Selected segments of the 344 m deep ice core from Hans Tausen ice cap in Peary Land, North Greenland have been stratigraphically analyzed for chemical impurities and insoluble microparticles (Dust). Two different components of the microparticles have been identified by their different sizedistributions: A component of small particles from remote sources, and a component of large particles from local sources. The abundance of large particles increases with depth (and age) in the ice core resulting in an increase in total dust mass. Very high dust mass in the lowest 100 m of the core are believed to be a result of melt water run-off. Compared to Central Greenland ice cores the Hans Tausen ice is strongly enriched in soluble crustal material from local sources manifested by high concentrations of Ca2+ and nss Mg2+. In the bottom 100 m section our results indicate a loss of Ca2+ and Mg2+ relative to dust due to melt water run-off. Sea salt concentrations show little variation with depth, and our results indicate, that the sea salt in Hans Tausen ice is from remote sources. The North Polar Sea has not been a significant source of sea salt in the life time of the Hans Tausen ice cap. All our results are consistent with the hypothesis that the Hans Tausen ice cap was formed sometime during the Holocene: It started as a small ice cap of superimposed ice with heavy melting and strong influence of local dust sources. With time the ice cap grew, both horizontally and vertically, the surface got colder with less melting and the influence from local sources got weaker. Today the impurity content of Hans Tausen snow is comparable to that of the Central Greenland ice sheet with the exception of the influence of soluble crustal material from the ice free Peary Land area which remains.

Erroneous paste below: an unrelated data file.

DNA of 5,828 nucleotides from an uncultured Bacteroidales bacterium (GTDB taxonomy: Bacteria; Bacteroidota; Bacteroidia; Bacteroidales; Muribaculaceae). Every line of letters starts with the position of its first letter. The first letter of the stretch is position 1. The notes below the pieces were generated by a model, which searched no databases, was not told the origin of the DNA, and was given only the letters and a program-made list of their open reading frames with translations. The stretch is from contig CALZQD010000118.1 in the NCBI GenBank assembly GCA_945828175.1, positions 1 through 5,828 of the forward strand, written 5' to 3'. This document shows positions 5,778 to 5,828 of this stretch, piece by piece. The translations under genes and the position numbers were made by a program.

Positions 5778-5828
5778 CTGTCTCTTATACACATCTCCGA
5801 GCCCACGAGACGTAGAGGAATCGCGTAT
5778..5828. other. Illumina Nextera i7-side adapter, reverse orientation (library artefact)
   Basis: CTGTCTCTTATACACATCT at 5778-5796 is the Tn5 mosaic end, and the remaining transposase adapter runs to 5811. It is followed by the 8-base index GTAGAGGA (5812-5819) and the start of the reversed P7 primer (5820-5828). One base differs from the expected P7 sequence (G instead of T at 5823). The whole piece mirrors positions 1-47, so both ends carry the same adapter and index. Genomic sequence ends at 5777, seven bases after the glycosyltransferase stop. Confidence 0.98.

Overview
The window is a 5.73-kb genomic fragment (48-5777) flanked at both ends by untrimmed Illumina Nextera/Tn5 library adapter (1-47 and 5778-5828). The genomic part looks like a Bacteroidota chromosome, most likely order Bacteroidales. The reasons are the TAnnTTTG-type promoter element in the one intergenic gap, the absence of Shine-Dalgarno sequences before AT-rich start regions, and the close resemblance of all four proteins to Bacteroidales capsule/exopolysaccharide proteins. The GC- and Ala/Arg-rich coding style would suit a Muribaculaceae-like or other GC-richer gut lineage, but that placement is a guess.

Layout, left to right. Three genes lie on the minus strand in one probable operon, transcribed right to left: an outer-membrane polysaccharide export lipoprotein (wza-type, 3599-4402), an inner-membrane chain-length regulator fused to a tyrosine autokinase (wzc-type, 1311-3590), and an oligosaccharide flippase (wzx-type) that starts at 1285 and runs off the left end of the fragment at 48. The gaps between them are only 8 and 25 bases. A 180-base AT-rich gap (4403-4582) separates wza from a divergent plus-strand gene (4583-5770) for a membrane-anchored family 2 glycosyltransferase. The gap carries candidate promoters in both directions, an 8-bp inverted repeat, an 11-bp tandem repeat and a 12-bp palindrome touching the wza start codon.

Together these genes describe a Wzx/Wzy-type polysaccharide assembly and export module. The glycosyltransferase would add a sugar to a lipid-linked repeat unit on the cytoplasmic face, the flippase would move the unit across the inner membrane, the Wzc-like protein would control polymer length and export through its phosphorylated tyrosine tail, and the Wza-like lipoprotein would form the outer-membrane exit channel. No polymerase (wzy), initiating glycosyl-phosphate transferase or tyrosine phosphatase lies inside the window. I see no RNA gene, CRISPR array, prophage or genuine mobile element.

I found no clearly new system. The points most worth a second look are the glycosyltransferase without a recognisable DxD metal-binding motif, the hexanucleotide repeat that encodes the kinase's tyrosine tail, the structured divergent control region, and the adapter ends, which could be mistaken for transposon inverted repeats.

|Journal||Meddelelser om Grønland. Geoscience|
|Publication status||Published - 2001|